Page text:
“The Mayan identity is being eroded every day and it pains me to see children being ashamed and even afraid of their own culture, I believe music can help. This is our way of carrying on with the struggle” — Doctor Nativo
Guatemala’s Doctor Nativo is one of Central America’s most exciting new talents. His music layers Mayan spirituality, social activism, and folk wisdom over a propulsive sound combining reggae, cumbia, hip hop, and pre-Columbian instruments. His debut album, Guatemaya is a call for social justice for his country’s indigenous majority.
Doctor Nativo (real name: Juan Martinez) grew up in Quetzaltenango, Guatemala. In 1990, during the bloody cold-war era Guatemalan civil war, Nativo’s father, Arturo Martinez, was assassinated along with five of his friends. Nativo’s childhood, which began so happily, came crashing down. His earliest memories working as a DJ when he was as young as five at his dad’s restaurant, “El Copetín”, turned tragic.
“At ‘El Copetín’, there was always music playing, Salsa, Reggae, Boleros, Cumbias…music was the only escape from the horrors of the civil war that consumed the country for over three decades. My dad was very charismatic and compassionate; he was always ready to help people. He had friends among the Guatemalan guerillas and would often let them use the restaurant for their meetings, sometimes they would even come to the house for food and water because we always had supplies from the restaurant.”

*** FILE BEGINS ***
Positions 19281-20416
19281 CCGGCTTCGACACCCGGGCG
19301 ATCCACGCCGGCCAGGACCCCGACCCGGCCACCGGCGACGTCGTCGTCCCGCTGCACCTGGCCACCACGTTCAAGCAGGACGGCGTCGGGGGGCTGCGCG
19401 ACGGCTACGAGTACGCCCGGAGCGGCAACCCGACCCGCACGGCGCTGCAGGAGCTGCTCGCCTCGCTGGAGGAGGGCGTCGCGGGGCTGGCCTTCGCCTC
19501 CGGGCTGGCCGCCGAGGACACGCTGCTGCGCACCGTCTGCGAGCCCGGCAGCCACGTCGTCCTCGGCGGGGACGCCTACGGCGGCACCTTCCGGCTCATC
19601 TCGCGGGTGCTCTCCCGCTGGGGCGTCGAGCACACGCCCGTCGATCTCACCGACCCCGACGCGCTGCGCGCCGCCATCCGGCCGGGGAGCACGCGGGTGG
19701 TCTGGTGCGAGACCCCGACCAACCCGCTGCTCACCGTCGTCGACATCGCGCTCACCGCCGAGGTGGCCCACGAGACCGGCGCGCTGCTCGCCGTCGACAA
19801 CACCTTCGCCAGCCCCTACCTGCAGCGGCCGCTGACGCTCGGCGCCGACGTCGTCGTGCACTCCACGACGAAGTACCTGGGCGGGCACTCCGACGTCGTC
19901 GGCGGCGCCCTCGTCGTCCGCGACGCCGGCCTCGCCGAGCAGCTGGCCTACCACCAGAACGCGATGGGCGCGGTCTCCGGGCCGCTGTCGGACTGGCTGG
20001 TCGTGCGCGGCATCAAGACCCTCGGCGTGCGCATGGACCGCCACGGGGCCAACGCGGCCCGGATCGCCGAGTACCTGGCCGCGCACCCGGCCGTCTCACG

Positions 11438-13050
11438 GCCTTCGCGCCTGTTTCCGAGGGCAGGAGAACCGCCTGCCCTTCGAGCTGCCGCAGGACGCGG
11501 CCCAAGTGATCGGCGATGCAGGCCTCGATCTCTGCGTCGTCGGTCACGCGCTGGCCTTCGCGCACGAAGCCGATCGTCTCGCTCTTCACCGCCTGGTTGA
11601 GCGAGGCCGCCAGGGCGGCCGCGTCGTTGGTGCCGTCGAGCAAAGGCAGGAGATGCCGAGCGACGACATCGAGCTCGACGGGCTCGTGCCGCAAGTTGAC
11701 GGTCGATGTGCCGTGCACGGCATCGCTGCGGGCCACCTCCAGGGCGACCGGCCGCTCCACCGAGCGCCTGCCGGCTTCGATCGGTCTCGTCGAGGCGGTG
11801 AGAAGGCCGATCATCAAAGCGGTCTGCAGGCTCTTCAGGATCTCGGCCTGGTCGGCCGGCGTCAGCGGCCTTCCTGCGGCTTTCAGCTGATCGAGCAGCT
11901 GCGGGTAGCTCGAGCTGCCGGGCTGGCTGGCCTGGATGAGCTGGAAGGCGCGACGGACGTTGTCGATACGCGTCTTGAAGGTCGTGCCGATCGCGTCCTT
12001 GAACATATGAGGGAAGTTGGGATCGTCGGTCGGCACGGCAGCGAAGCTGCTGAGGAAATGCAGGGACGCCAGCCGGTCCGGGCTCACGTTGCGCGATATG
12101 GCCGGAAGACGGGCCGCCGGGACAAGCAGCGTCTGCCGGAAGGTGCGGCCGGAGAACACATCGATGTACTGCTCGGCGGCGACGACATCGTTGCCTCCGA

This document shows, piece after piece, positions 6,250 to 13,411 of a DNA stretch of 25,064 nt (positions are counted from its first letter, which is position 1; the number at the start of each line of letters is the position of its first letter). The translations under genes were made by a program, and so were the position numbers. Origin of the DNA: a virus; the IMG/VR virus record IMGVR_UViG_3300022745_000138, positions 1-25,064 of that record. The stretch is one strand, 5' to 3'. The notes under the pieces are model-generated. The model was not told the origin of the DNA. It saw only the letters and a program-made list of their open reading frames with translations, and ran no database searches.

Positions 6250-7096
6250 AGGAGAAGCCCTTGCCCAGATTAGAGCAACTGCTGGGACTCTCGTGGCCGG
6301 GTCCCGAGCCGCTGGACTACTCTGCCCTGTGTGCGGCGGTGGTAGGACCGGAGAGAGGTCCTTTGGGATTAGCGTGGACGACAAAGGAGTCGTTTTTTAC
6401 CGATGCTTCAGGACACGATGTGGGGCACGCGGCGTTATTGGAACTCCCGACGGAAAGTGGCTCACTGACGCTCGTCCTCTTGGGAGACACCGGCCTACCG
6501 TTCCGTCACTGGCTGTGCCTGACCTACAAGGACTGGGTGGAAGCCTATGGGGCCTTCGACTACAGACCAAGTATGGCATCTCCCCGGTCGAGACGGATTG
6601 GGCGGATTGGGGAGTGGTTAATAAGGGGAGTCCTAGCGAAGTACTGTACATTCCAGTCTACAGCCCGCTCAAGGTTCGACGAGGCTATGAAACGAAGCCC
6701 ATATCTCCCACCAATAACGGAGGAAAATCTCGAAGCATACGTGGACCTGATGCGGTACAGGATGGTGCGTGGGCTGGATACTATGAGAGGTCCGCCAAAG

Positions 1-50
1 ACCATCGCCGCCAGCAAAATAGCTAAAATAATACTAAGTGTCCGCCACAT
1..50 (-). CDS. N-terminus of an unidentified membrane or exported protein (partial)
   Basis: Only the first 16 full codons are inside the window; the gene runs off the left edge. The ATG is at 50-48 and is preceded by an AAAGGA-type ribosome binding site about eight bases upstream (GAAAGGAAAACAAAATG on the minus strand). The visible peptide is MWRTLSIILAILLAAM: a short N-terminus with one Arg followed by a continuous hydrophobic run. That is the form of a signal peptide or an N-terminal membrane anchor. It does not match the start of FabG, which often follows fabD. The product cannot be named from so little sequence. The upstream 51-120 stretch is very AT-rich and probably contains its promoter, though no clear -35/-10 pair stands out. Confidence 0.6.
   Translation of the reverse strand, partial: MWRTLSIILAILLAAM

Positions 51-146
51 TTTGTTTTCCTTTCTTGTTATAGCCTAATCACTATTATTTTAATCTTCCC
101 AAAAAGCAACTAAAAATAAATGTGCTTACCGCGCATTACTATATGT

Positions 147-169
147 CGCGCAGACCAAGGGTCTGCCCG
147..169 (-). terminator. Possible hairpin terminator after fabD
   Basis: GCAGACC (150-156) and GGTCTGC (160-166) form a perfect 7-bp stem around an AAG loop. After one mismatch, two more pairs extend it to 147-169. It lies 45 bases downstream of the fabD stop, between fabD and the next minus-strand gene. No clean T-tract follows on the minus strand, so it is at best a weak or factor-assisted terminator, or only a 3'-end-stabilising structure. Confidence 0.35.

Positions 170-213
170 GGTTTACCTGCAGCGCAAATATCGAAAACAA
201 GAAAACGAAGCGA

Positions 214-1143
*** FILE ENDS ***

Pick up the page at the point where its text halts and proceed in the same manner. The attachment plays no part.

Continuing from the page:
After busking his way through Europe, India, and Latin America, life brought him to Cuba (the country of his father’s birth),to study at the Escuela Nacional de Arte in Havana. Eventually he settled in Barcelona, where he played music in the street, every day, for years, and found his voice through direct contact with the people.
In 2010, Nativo returned to Guatemala, where he attended his first Mayan ceremony and discovered his nahual (Mayan animal spirit), beginning an intense spiritual journey. Two years later, Nativo took a 16-hour ride through mountains and jungle to meet with producer and Stonetree Records founder, Ivan Duran, at his studio in neighboring Belize.
“His songs struck me like instant Polaroid pictures into the soul of a young and proud indigenous generation that had finally woken up in Guatemala. I remember thinking, “There’s hope! The resistance is not dead!”
After playing song after song for hours, the recording process began then and there.
Guatemaya revives the ancestors and lets them loose on the dance floor with such tracks as “Pa’ que se Levanten” (Rise Up!) , “El 20” and “La Voz Popular” (The Voice of The People) celebrate indigenous resistance and popular empowerment, while “Guatemaya”, is a proud assertion of Mayan identity, graced by Mayan-language rapper Tzutu Kan, that’s become something of an anthem among the youth of Guatemala.